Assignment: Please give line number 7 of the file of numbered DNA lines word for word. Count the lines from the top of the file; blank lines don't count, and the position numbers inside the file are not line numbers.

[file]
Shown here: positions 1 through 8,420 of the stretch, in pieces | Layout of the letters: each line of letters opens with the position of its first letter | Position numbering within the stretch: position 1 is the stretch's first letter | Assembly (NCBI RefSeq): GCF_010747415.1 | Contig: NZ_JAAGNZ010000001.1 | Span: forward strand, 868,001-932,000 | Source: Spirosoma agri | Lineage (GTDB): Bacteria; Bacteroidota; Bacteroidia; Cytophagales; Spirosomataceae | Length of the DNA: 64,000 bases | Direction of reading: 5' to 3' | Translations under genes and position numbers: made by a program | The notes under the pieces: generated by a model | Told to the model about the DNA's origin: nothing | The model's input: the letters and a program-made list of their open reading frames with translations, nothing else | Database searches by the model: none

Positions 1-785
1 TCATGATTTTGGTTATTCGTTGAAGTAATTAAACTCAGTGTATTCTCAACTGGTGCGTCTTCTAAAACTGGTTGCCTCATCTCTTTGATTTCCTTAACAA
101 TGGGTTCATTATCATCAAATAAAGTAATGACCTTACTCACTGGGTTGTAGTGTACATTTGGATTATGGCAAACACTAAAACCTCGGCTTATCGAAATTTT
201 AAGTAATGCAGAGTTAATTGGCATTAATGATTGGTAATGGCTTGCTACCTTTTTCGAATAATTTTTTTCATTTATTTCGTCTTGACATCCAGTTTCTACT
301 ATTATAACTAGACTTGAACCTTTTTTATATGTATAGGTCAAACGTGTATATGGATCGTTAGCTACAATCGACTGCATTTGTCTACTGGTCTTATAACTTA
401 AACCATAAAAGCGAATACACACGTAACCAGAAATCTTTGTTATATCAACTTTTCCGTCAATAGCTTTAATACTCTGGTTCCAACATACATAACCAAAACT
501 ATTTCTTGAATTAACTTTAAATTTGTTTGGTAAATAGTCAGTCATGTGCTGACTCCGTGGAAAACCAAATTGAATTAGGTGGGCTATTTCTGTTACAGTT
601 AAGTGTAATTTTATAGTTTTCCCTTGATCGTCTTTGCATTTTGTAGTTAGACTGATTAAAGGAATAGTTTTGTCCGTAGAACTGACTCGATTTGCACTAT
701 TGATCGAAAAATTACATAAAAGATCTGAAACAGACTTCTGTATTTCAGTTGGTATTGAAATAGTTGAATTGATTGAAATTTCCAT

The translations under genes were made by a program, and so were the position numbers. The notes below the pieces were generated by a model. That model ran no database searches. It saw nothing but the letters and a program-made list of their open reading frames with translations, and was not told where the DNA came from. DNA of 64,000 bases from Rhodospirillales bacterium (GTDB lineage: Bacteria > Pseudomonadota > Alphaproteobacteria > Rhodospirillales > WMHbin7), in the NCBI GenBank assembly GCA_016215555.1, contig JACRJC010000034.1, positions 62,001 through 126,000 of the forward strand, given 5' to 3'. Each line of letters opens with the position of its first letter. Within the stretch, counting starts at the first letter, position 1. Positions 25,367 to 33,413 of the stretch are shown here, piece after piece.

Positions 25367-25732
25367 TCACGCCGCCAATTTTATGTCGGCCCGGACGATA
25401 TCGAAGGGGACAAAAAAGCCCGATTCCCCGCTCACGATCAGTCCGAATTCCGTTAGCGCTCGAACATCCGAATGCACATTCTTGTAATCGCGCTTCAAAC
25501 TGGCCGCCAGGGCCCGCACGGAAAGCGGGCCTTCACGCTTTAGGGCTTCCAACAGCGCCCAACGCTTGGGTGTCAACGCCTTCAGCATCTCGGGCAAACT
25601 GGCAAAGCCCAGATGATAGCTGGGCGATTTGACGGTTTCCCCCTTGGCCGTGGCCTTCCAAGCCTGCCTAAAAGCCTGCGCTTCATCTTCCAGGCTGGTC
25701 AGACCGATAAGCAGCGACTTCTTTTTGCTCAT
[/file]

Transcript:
401 AACCATAAAAGCGAATACACACGTAACCAGAAATCTTTGTTATATCAACTTTTCCGTCAATAGCTTTAATACTCTGGTTCCAACATACATAACCAAAACT